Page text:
As the government moves into a more electronic environment, depository libraries are increasingly important channels through which citizens access law and law-related information. The Government Printing Office, the National Technical Information Service, the Library of Congress and other federal agencies share in the dissemination of government information. AALL believes that all federal government information should be disseminated through a depository and access program with strong, central authority, with Congressional oversight, and with the ability to enforce agency compliance through relevant laws, regulations and other policies.
State and local governments should create and maintain comprehensive depository and access programs. Where appropriate, these should operate under a statutory obligation to make government information available to the public at no or low cost.
- Accessibility of Government Information
- Equitable Access to Government Resources
The public has a right of access to government information, including access to the basic materials necessary for legal research. Federal, state and local governments are obligated to disseminate and ensure broad permanent public access to government information for all citizens regardless of income or geographic area. Therefore, governments must preserve the authenticity and integrity of their information, whether the information is in a print or an electronic format.
Primary legal titles fundamental to our democracy should continue to be disseminated to depository libraries in print until such time as the government can ensure the authenticity of, permanent public access to, and preservation of the electronic version.
- Freedom of Information
Public inspection of government records, including electronic records, under the Freedom of Information Act (FOIA) is the foundation for citizen access to government information. FOIA must be amended periodically to ensure that government information is available in a timely manner and in a format useful to the requester, including request and delivery by electronic means.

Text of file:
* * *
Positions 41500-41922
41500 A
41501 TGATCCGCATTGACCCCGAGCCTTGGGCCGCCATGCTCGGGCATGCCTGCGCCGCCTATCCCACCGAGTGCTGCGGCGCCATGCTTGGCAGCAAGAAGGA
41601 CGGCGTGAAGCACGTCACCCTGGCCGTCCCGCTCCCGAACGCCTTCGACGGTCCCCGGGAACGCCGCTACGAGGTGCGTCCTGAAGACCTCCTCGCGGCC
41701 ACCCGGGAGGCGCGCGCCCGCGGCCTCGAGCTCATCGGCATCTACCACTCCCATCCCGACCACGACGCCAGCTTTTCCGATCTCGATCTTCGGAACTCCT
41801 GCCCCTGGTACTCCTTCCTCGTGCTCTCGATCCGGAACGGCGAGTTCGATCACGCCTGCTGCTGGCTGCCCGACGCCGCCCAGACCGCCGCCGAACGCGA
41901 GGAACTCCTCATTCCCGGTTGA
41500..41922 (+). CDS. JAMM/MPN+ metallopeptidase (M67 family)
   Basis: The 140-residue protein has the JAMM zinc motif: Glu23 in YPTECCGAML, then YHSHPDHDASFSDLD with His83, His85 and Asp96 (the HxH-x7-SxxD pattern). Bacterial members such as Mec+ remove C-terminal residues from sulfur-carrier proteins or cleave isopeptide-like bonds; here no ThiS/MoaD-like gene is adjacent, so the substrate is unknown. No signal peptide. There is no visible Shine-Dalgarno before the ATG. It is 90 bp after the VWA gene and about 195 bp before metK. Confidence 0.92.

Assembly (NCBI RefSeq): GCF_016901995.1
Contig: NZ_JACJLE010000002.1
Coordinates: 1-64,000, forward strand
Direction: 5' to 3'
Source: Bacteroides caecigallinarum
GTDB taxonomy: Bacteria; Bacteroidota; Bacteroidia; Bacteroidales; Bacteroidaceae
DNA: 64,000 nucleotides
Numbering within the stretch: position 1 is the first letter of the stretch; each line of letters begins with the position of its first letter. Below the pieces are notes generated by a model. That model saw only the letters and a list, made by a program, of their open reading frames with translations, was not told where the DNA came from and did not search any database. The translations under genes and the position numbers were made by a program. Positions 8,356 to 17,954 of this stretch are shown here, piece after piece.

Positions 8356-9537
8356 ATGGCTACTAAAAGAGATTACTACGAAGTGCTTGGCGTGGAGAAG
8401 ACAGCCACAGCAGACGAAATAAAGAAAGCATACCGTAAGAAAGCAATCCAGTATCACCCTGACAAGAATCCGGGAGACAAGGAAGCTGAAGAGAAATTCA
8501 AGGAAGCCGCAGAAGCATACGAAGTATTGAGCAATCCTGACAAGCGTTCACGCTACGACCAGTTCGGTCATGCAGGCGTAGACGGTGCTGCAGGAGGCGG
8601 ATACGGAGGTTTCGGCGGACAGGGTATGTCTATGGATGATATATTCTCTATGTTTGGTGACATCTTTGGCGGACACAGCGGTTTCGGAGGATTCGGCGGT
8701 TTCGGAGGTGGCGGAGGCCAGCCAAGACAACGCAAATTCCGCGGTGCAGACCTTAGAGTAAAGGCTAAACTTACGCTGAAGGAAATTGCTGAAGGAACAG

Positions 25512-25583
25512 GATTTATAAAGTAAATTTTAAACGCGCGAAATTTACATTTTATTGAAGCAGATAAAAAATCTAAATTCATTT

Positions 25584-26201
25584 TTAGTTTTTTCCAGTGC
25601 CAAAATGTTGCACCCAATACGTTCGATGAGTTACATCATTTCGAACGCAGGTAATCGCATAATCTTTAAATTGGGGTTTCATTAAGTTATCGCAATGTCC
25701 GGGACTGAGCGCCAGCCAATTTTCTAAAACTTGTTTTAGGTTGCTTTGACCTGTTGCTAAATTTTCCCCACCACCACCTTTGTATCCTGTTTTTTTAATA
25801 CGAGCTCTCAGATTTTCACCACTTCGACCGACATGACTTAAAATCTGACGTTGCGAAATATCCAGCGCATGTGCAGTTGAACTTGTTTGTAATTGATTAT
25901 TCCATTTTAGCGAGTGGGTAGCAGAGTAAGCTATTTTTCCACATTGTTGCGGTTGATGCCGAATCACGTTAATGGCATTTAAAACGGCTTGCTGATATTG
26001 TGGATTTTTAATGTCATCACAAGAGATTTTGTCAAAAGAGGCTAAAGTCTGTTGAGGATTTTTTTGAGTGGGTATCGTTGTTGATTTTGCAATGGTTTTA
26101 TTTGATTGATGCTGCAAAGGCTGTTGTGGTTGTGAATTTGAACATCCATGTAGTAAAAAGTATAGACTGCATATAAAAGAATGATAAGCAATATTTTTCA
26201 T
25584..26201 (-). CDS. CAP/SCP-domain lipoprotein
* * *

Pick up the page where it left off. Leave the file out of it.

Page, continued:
Statutes and regulations governing security classification should be construed to promote open government while protecting the need for FOIA exemptions.
- Intellectual Property
- Copyright and Licensing
An equitable balance between the rights of users of information and the rights of copyright owners and licensors is essential to the free flow of information. The United States Copyright Act should maintain this balance by interposing the fewest obstacles to the free distribution of government information in all media and formats.
Furthermore, licensing regimes should not impose barriers to the access or use of information in the public domain, and should preserve fair use and other user rights promoting the dissemination of information and ideas.
- Public Domain Status of Government Publications
Government information, including the text of primary legal materials, judicial or administrative decisions, statutes and regulations, must be in the public domain and available to the public without restriction. AALL supports a general prohibition against copyright restrictions on government works. AALL opposes any copyright claims, restrictive licenses, royalty arrangements, statutory or regulatory revisions, or interpretations of federal, state or local laws or regulations that restrict access to, or the use or reuse of, government information.
- Intellectual Freedom
AALL endorses the Library Bill of Rights (current version available on the American Library Association web site) and supports the right of libraries to disseminate materials on all subjects. The Association vigorously opposes censorship. Similarly, AALL supports nondiscriminatory access to information for all library users.